The meandering career paths of Bristol's successful alumni


By Xander Brett, Second Year, History of Art and French

Graduates of Bristol University have been awarded Nobel Prizes, BAFTAs and knighthoods. Celebrating the rich heritage of our alumni, Off the Hook spoke to a broadcaster, two Olympians, an author and a diplomat. Each changed their field of work, and each holds great affection for their alma mater.

Francesca Cumani

When Francesca Cumani was a child, she opened her windows to the sight of over a hundred racehorses. The daughter of Derby-winning trainer Luca Cumani, she grew up in Newmarket, home to Britain’s £4billion-worth racing industry. Taking time out from life as an amateur jockey, she graduated from Bristol with a degree in French and Spanish.

Cumani at Goodwood, 2017 | Flickr / Sean Sweeney 

Upon re-entering the family firm, she helped transport horses abroad. During a trip to Australia, while acting as a spokeswoman for her father’s yard, she was picked up by Channel 7 as a guest presenter. This led to a job with CNN, presenting their global Winning Post programme in both English and Spanish.

In 2017, she was brought in as a co-presenter for ITV, helping the channel to award-winning racing coverage with many millions of viewers. She has also kept up Australian duties, assisting Channel 10’s coverage last year, and is a style icon to many, with features in Tatler and Vogue.

Alison Smale

After graduating from Bristol with a BA in German and Politics, Alison Smale studied for a master’s at Stanford University. Based in Bonn and Moscow during the fall of communism, she reported on events including the succession of Gorbachev, the fall of the Berlin Wall and the breakup of Yugoslavia.

Smale at the 2011 Women's Forum Global Meeting | Flickr / Women's Forum for the Economy & Society

After joining The New York Times, she helped organise their coverage of 9/11 and reported on the wars in Iraq and Afghanistan. Promoted to managing editor of The International Herald Tribune, in 2017 she was appointed an under-Secretary-General at the United Nations. Described by The Independent as Britain’s ‘most powerful female editor’ oversees, Bristol awarded her an Honorary Doctorate in Law in 2009.

Vittoria Panizzon

Born to a Scottish mother and Italian father, Vittoria Panizzon moved to the UK when she was 17. Passionate for eventing from an early age, she was the youngest competitor in the 2005 and 2007 European Championships.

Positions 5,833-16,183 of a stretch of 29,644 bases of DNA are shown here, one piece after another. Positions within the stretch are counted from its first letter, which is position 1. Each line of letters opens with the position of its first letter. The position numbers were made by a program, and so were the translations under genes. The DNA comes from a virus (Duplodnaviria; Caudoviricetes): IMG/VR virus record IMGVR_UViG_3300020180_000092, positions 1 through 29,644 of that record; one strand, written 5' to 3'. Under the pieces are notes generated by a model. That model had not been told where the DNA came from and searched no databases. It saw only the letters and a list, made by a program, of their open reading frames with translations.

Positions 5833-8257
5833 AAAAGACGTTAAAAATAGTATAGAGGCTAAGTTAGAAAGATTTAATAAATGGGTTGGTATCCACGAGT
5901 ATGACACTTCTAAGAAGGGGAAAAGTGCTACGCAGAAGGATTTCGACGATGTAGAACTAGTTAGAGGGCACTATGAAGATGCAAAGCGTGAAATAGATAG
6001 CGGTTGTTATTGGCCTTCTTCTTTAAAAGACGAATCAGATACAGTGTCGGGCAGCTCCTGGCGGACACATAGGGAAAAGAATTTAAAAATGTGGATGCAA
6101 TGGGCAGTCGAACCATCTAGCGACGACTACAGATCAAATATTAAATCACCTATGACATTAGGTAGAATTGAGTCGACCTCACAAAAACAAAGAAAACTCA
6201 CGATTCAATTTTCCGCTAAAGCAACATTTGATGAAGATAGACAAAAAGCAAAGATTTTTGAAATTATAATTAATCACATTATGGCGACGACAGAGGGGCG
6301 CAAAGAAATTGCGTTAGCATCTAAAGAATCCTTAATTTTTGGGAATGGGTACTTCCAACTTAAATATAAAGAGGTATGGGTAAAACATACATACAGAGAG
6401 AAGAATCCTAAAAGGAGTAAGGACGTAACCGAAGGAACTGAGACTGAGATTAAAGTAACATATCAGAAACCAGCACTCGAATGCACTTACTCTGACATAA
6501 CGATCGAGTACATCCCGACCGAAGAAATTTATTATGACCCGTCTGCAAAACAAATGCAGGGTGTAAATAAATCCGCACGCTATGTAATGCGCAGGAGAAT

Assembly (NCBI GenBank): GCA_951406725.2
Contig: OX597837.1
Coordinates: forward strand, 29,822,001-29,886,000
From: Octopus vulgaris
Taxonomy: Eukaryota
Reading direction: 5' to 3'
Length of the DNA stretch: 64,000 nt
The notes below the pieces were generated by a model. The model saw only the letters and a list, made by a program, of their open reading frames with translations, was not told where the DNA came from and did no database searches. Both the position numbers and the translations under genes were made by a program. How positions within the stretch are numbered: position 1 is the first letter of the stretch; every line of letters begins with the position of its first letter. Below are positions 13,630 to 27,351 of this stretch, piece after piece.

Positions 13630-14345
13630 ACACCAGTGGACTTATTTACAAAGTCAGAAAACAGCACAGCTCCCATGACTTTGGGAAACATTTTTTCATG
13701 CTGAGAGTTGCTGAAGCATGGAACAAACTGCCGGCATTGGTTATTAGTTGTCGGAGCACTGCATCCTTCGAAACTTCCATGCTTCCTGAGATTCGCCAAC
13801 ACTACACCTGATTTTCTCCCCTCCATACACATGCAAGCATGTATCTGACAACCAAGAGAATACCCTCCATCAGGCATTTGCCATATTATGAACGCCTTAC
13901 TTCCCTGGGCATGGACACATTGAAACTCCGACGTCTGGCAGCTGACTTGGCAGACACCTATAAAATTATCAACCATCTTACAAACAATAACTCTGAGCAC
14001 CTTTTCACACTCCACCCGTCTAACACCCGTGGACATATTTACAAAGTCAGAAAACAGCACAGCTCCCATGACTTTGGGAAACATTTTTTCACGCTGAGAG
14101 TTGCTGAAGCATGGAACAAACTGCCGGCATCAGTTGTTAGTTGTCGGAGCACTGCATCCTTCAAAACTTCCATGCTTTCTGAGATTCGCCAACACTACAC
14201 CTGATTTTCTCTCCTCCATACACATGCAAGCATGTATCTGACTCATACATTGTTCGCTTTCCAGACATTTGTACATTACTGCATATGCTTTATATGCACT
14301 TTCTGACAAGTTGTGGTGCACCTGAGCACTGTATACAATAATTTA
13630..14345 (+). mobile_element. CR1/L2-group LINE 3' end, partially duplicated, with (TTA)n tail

Panizzon at the 2019 FEI Eventing Nations Cup, Ireland | Flickr / Fédération Equestre Internationale

A corporal in the Italian Air Force, she graduated from Bristol with a degree in Biology, and two years later represented Italy at the Beijing Olympics as an equestrian. She joined them again at London 2012 and, from her base in Gloucestershire, now competes in various championships worldwide.

Sir David Tanner CBE

Sir David is another such Olympian. While a History student at Bristol, Sir David would bicycle almost thirty miles most days, from Wills Hall to the university boat club. In his second year, he became a coach at Clifton College, igniting an interest in teaching that would lead him to transform the fortunes of Longford School in Middlesex.

Tanner (right) at an event held by the British Embassy in Slovenia, 2011 | Flickr / British Embassy Ljubljana

The highlight of his teaching career was at Ealing Grammar School, when he took four inexperienced rowers and led them to medal-winning success at the 1980 Moscow Olympics. After joining Team GB’s rowing squad, he became their performance director and saw them through the last five Olympic Games. In 2002, he founded ‘Start’, an initiative to find new rowers that went on to produce half of London 2012’s champions.

Awarded a Doctorate in Law from Bristol three years ago, he has also been awarded an OBE, CBE and a Dyson Award. He is now a Fellow of the Royal Society of Arts and granted the Freedom of the City of London and the Company of Watermen.

David Nicholls

Attending the same school as Colin Firth, David Nicholls was always destined to act. After graduating from Bristol with a BA in Drama and English, he studied at the American Musical and Dramatic Academy in New York. Returning to the UK, he performed at the National Theatre, before turning his attention to screenwriting.

Nichols at a public reading event | Flickr / readingagency

He was awarded a BAFTA for his work on ITV’s Cold Feet and has adapted both Tess of the D’Urbervilles and Far from the Madding Crowd to the screen, the latter being a huge hit for Carey Mulligan and Michael Sheen. It is, however, his work as novelist for which he is best known.

His first novel, Starter for Ten, was adapted to film in 2006, set at Bristol University and starring Benedict Cumberbatch, Alice Eve and Dominic Cooper. His 2009 bestseller One Day was also adapted, directed by Lone Scherfig and starring Anne Hathaway and Ken Stott. Awarded an Honorary Doctorate of Letters in 2016, his other works include The Understudy, Us and Sweet Sorrow, the paperback of which comes out this year.

Bristol University’s graduates are as diverse as they are influential. Speaking to them, it’s clear their city of education has made a lasting impression on their work. It gave them the confidence they needed to make it big and engage an audience.

Featured Image: Cumani at Chester, 2018 | Flickr / Majorshots

Listen to these alumni in 'Off the Hook', available from 7pm tonight via the Burst Radio website and various podcast streaming platforms. Released weekly until 1st August.